Van Baird, from That Church Conference, shares his advice for how churches can improve their social media marketing and communications strategy.
Improving Your Ministry Through Social Media Listening
Hi, I’m Van Baird. And when working with churches as far as what’s the best use of social media, we all have that desire to just post about our services or our events or what’s going on within our four walls. When in reality, outside of our four walls is where the world is, and where Jesus has called us to go and make disciples.
So how are you using your social media platforms? Are you just posting a lot? Are you just being really noisy?
Or are you taking the opportunity to listen to your audience, to your people?
Not the ones that are necessarily showing up on Sunday, but the ones that you want to show up on Sunday.
We have a rule in social media that content is king and you have to create this really great content that is going to draw people in.
Well, I’m a person, I’m an individual, and I’m putting my own content out there for the world to see. I’ve got my Facebook account, my Twitter account, my Instagram account, and I’m telling you, the Church, what’s important to me, what I like and where I struggle.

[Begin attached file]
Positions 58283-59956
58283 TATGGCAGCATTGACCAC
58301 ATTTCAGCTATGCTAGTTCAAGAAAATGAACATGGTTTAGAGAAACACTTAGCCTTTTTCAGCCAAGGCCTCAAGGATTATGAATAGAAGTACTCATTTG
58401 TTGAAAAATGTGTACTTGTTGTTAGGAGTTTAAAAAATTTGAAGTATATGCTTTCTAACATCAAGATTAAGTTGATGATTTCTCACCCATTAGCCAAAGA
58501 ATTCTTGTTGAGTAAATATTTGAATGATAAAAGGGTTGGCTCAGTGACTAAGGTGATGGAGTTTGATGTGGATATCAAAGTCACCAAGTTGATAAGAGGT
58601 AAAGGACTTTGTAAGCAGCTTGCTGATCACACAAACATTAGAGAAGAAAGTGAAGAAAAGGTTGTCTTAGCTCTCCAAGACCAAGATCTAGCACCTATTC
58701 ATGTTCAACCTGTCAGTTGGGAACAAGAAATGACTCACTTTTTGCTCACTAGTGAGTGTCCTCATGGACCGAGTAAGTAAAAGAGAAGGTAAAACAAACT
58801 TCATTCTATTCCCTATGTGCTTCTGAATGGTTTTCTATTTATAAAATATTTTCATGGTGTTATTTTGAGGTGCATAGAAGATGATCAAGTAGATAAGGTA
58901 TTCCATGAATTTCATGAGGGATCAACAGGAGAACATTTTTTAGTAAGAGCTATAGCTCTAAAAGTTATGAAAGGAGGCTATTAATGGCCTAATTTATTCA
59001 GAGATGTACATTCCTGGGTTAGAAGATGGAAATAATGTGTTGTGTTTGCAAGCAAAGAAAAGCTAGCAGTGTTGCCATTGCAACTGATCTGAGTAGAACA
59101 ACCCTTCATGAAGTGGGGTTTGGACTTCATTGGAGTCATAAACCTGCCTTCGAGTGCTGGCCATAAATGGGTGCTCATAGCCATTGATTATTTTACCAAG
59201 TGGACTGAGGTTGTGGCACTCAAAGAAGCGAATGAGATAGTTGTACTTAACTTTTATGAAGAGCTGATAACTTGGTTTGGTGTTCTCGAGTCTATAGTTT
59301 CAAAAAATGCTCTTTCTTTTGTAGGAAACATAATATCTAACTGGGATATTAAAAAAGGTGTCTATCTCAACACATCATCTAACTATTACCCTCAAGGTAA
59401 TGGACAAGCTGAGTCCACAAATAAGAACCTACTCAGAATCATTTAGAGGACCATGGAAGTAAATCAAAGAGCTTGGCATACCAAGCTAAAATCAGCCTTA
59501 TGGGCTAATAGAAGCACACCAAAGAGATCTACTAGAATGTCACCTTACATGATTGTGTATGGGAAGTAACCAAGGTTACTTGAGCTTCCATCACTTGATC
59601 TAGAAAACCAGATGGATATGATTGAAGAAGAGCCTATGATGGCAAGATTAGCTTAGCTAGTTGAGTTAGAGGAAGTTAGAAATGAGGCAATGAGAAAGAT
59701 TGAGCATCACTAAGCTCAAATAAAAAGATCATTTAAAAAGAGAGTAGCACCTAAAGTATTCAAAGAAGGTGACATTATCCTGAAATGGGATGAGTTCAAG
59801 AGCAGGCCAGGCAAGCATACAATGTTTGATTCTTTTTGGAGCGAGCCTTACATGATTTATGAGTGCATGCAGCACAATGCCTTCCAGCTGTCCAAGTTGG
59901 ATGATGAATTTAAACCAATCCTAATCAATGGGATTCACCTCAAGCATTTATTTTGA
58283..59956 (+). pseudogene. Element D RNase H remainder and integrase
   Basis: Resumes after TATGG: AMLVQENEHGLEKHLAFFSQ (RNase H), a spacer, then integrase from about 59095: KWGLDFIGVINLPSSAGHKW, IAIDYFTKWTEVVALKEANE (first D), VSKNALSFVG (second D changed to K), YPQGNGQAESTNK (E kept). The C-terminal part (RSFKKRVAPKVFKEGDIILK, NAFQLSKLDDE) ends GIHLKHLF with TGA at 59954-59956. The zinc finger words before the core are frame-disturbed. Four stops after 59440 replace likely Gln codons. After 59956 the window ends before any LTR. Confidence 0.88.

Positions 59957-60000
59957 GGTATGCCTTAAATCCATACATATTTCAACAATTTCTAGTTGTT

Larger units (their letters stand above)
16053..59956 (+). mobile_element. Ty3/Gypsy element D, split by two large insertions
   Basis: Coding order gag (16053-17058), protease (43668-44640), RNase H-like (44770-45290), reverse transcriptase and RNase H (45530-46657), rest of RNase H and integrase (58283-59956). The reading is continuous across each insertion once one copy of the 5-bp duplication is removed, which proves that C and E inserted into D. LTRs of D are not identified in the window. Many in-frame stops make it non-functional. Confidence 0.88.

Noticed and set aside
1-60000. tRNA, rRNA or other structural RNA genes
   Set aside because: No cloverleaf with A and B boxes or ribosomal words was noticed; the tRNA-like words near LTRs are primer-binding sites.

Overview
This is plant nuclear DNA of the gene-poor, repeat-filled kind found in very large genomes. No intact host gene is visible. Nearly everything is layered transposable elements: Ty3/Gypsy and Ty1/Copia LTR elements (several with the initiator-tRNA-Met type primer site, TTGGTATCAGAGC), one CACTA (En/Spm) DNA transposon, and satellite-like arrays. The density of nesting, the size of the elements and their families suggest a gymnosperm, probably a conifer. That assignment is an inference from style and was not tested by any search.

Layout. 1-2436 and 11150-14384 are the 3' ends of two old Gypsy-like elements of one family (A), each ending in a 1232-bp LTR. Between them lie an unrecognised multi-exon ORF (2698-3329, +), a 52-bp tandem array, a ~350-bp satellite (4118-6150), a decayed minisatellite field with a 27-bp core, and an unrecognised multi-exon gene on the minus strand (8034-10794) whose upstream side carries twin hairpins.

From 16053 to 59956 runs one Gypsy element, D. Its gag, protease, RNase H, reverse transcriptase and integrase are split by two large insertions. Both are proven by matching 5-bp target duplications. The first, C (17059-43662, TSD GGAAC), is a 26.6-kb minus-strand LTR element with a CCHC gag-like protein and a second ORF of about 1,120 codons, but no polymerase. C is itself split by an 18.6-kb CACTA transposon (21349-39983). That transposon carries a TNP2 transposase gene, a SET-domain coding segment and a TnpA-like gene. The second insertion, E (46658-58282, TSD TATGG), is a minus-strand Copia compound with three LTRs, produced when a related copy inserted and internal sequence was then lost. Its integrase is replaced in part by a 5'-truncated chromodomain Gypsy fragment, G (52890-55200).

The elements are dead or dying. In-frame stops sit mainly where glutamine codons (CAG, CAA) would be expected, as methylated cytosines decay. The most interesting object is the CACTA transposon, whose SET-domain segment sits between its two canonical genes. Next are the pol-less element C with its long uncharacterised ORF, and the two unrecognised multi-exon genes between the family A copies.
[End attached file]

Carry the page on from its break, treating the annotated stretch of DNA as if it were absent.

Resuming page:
So my challenge to churches is, what do you do to listen? What are you doing to listen to the people that you want to show up in your church so that you will know how to minister to them before they show up at your doors?
The 60/20/20 Rule and Your Church Social Media Strategy
There’s an approach I try and coach churches on it’s called the 60-20-20 Rule.
- 60% of the time, try to post about other people that you appreciate, other people that are doing good things in and around your community, instead of, “Hey, here are all of our events.”
- Another 20% of the time, post about a day in the life. We’d love to see what a church staff meeting looked like, a fun game, or a luncheon that you have going on within your walls. It just draws us in and let’s us see how real the church is. Even sharing what you’re struggling with!
- And the other 20% of the time is when you can make those “asks”. You’ve built up enough relational equity by posting about other people, by being really real instead of just a kind of “put on” content feel. Once you do ask for people to come to a service or come to an event or maybe even give online, you’ve built up enough relational equity that people feel like they know you and have a relationship with you. And they’re way more willing to contribute.
Try and release that urge to just post all the time about about you or your church, and start a listening platform.
Overtime, 3, 4, or 5 months later, and I think you will be pretty surprised at how well you start engaging with your community.